Wild Teen Sex!

It's out there. So why isn't there sex ed in Philly's schools?

The quote in yesterday’s Inquirer made me catch my breath. It was in an article on how state funding cutbacks will affect ELECT, a Philly school district program that helps pregnant teen girls complete their high-school educations. All 50 of the program’s staff have been laid off, the summer program has been canceled, and programming for middle-school students has been eliminated. Yes, that’s right—middle-school students. But that’s not what got to me. It was this, from a 17-year-old:

“I’m pregnant again by the same boy, and I don’t know what to do.”

She already has a one-year-old son. She’ll be a senior in the fall.

I’m sure a lot of you have a lot of suggestions for what she could do, starting at condoms and leading on from there. And yeah, that’s part of where the sinking-stomach feeling I had came from. But then I read a post on The Notebook, a Philly public-school blog for teachers, parents and educators, by middle-school teacher Christina Long. In it, Long tells how the girls she teaches are desperate for accurate, reliable sex education. One bemoaned how she and her friends “don’t feel good enough” about themselves when it comes to relationships; another mentioned “how unfair it would be if she came down with an STD before having the chance to learn how to prevent one.”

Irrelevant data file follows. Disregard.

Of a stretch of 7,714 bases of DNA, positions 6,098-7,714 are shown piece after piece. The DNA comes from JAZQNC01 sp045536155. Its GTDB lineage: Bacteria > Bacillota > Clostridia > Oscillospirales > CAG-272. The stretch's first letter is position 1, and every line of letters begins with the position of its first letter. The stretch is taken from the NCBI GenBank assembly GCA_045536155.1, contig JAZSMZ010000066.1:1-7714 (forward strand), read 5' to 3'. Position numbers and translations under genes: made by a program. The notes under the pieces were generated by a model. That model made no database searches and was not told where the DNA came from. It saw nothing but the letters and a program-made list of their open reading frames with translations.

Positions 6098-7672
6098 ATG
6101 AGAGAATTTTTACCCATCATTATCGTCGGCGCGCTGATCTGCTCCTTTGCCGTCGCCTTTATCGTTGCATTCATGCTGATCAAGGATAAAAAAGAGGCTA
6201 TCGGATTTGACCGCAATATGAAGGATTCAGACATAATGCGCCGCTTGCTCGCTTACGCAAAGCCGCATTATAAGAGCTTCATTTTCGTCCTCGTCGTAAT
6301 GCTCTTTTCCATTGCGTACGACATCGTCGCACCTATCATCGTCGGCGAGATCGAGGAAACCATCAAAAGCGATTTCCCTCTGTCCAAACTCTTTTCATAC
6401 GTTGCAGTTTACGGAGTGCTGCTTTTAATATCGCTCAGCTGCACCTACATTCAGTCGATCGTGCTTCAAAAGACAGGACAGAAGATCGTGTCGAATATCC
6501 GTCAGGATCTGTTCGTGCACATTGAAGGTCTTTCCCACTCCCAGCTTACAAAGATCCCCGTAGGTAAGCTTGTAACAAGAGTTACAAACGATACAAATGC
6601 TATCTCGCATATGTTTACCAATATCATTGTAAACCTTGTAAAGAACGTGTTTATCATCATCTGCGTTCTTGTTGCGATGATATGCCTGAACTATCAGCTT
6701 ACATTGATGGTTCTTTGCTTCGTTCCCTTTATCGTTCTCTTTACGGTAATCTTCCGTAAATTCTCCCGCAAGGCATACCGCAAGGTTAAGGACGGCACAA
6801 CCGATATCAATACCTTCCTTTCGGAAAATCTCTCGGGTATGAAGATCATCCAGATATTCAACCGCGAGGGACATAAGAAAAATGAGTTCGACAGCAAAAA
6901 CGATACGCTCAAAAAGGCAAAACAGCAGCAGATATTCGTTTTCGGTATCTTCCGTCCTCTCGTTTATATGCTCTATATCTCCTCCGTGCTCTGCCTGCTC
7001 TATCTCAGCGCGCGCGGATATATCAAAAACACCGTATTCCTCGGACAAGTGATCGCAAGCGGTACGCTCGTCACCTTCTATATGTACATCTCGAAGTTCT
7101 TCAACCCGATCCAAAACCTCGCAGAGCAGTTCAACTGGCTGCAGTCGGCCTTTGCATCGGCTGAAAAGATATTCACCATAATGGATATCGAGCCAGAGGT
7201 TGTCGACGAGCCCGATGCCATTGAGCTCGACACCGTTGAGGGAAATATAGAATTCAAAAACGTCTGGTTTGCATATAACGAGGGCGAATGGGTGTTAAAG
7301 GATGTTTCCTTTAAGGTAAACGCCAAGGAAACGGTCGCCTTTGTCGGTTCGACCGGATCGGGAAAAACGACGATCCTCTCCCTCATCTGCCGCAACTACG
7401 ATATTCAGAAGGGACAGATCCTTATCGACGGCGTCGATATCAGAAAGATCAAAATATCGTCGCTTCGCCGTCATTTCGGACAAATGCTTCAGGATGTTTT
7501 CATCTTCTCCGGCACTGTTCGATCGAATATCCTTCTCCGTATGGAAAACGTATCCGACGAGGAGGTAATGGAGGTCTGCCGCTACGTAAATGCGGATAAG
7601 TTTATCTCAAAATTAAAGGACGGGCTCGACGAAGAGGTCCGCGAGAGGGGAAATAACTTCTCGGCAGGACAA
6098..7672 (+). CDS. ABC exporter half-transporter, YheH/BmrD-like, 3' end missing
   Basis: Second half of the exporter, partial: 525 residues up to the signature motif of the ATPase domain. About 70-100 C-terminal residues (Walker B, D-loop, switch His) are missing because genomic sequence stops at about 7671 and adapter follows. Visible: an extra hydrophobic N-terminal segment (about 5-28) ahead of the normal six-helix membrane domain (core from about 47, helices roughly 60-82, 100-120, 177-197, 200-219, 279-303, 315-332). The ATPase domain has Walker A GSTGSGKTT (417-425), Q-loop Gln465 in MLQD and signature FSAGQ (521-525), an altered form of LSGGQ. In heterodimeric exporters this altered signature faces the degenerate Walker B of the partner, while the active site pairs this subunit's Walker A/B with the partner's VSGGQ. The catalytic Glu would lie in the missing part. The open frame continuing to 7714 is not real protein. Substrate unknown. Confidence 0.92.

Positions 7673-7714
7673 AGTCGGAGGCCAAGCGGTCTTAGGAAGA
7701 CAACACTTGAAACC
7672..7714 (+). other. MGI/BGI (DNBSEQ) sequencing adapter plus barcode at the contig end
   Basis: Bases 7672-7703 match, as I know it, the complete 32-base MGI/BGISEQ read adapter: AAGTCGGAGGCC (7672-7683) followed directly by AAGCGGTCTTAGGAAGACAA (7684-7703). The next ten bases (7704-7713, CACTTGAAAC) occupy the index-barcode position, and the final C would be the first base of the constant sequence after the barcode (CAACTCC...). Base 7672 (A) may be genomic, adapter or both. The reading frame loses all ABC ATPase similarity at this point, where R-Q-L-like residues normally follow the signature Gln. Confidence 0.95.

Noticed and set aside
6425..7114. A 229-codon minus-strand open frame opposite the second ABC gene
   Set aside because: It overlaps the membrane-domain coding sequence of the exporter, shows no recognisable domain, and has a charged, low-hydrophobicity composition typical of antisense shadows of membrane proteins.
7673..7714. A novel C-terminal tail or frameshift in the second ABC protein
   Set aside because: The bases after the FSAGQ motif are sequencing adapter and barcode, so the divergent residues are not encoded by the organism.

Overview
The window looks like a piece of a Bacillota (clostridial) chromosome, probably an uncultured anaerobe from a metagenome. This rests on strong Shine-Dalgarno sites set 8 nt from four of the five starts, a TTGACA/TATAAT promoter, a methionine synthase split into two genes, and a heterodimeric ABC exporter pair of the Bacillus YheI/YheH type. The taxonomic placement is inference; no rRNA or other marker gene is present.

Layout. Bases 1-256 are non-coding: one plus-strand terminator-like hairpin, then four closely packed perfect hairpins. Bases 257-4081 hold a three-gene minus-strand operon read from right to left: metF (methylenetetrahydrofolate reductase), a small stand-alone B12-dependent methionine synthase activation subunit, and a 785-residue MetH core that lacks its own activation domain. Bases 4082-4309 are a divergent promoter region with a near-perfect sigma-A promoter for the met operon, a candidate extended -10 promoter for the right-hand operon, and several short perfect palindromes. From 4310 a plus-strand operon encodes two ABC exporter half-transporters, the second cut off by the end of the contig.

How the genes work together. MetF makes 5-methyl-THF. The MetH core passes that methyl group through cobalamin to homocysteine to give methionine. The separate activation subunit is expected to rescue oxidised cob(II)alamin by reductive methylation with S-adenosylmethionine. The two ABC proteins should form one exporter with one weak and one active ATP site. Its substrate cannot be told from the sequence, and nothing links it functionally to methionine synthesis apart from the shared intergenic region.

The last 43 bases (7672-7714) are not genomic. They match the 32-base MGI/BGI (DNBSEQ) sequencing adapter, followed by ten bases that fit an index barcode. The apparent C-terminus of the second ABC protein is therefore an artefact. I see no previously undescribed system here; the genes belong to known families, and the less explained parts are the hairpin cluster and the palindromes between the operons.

In 2007, 55 percent of female Philly high-school students and 70 percent of males reported having had sexual intercourse. Six percent of the female students and 24 percent of the males said their first experience came before age 13. Fourteen percent of female students and 37 percent of males reported having had four or more partners.

Long says that sex ed in Philly schools is “almost nonexistent,” lost somewhere between the Tea Party’s silly abstinence song and the district’s frenzy to teach to the test. That leaves kids to rely on information they pick up on the streets—information that’s often inaccurate and downright dangerous. (Long mentions a teen couple who depend on having sex while standing up to prevent conception.) Pennsylvania schools aren’t required to teach sex ed beyond preventing STDs and HIV transmission—nothing about how babies are made, nothing about how to resist pressure to put out, nothing about what to do when you’re about to have your second baby before you even graduate.

It’s easy to want to tell that young mother what to do. It’s something else again to provide her with trustworthy information that allows her to protect herself—and her children—from the potential consequences of her sexual activity. As Long says, unless she’s taught to take control of her body, it won’t really matter if she aces the PSSAs.